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Colombia – Colombia’s Gaming Board calls for new initiatives to tackle illegal gaming

By - 24 August 2015

The President of the Colombian Gaming Control Board (Coljuegos) Cristina Arango Olaya has summoned a meeting to discuss ways to combat illegal gaming.

Industry insiders and lawmakers are becoming increasingly concerned over the rise of illegal gaming especially the growth of sports betting shops and gaming in small businesses along the Caribbean coast and in the Andes region – the most populous region in the country.

The first round table was attended by representatives of the Attorney General’s Office, the National Police, the National Federation of Departments, and the National Federation of Municipalities. Local gaming interest groups were also present including The Colombian Federation of Employers of Games of Chance (FECEAZAR), the Federation for Casinos and Bingo Businesses (FECOLJUEGOS), as well as the Federation for Colombian Lotteries (FEDELCO). Together they pledged to submit proposals to tackle the problem.

Coljuegos has initiated a long running battle against illegal gaming. This year has seen major crackdown on illegal gaming with Coljuegos confiscating a total of 1,135 illegal slot machines so far this year, while 2014 saw a number of high profile raids in the neighborhoods of Manrique, Candelaria, San Javier, Guadalupe and Aranjuez de Medellín.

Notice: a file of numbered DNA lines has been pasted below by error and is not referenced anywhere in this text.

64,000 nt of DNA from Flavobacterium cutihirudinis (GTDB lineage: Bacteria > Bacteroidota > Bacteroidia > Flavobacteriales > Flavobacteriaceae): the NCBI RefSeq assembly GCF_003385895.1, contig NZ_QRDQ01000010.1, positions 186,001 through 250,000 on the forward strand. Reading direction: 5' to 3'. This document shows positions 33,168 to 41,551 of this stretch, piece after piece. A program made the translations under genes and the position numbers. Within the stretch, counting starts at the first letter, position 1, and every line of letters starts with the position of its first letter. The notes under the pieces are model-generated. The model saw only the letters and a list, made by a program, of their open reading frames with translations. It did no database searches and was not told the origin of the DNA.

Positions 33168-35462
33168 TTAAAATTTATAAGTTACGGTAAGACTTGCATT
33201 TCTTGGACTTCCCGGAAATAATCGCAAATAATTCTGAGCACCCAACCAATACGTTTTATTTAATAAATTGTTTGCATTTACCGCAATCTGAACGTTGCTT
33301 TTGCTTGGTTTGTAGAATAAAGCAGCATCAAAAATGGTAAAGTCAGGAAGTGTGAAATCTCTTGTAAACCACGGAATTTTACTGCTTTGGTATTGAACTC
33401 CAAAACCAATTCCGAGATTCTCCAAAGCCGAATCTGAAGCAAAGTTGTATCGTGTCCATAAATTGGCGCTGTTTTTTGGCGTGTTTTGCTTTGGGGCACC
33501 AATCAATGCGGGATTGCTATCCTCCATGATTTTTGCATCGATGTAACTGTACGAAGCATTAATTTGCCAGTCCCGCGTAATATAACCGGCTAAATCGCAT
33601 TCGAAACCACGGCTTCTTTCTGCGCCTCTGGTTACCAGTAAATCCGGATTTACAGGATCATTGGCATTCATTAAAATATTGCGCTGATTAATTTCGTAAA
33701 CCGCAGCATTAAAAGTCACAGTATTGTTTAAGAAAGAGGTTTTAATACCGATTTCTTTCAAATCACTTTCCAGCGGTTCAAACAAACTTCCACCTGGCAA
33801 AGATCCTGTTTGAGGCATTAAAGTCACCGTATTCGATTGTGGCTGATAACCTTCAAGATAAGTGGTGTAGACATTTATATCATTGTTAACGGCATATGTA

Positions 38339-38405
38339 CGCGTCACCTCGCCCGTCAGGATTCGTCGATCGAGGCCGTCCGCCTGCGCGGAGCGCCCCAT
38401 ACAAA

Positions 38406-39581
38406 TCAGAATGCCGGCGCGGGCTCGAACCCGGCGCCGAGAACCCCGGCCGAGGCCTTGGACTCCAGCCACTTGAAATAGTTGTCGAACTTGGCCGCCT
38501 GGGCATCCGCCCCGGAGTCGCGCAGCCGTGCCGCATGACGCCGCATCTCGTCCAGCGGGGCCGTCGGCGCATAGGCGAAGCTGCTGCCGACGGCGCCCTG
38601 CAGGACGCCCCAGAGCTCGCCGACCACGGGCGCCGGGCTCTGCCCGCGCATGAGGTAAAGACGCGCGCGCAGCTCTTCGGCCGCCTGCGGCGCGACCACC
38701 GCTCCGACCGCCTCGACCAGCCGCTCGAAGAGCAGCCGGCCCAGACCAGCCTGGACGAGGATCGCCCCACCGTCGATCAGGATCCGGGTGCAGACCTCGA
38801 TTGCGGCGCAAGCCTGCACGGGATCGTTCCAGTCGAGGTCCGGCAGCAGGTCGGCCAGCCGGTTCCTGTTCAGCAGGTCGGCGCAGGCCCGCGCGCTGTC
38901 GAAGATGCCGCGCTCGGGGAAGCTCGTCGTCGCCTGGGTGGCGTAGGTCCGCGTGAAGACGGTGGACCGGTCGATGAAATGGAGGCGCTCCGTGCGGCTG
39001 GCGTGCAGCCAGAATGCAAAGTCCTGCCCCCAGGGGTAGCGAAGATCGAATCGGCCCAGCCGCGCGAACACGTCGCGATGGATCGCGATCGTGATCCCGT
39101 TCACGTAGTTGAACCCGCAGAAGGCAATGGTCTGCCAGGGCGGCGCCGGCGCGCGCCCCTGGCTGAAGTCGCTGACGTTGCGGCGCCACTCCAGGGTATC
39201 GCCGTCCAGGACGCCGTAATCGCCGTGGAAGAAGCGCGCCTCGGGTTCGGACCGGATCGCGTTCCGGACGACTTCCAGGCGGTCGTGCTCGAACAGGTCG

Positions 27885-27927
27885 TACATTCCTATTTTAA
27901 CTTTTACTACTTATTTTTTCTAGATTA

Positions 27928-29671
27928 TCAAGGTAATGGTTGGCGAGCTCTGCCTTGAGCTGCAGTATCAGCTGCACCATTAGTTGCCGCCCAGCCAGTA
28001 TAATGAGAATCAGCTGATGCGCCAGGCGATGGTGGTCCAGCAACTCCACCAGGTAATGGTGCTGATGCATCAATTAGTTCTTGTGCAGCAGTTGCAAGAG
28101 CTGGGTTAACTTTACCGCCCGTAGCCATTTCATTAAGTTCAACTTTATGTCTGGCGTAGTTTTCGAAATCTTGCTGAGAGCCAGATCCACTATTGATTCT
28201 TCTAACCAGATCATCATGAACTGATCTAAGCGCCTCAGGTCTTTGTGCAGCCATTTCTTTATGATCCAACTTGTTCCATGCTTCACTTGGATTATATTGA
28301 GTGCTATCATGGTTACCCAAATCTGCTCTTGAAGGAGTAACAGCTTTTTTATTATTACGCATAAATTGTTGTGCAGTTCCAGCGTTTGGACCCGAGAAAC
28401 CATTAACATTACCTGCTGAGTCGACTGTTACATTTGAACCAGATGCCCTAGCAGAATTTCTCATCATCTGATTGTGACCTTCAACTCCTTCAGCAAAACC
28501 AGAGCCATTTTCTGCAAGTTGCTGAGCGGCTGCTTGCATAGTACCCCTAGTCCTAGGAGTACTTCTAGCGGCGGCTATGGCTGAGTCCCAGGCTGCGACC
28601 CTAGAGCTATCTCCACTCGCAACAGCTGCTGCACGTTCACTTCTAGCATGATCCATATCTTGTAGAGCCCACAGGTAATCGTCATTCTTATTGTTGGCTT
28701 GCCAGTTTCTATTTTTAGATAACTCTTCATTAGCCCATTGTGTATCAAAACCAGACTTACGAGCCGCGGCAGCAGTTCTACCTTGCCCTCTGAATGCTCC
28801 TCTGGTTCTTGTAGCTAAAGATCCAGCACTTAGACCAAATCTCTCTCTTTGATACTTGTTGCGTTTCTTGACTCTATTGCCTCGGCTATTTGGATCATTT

Illegal gaming is a key issue in Colombia where money generated by gaming is earmarked for the public health service. While the market is growing and Colombia is fast becoming one of the most lucrative markets in the region illegal gaming continues to be widespread. A new study carried out jointly by Coljuegos and the National Federation of Merchants (FENALCO) published in June revealed that at least 2,000 local businesses in Bogota are operating illegal slot machines on their premises.

It is estimated that there are now at least 70,000 illegal slot machines in Colombia. This is despite the fact that heavy penalties are now in place for non compliance with those found guilty of offences liable to pay of up to $50m pesos (around U.S$20,000) per illegal slot machine as well as face prison terms of six to eight years.

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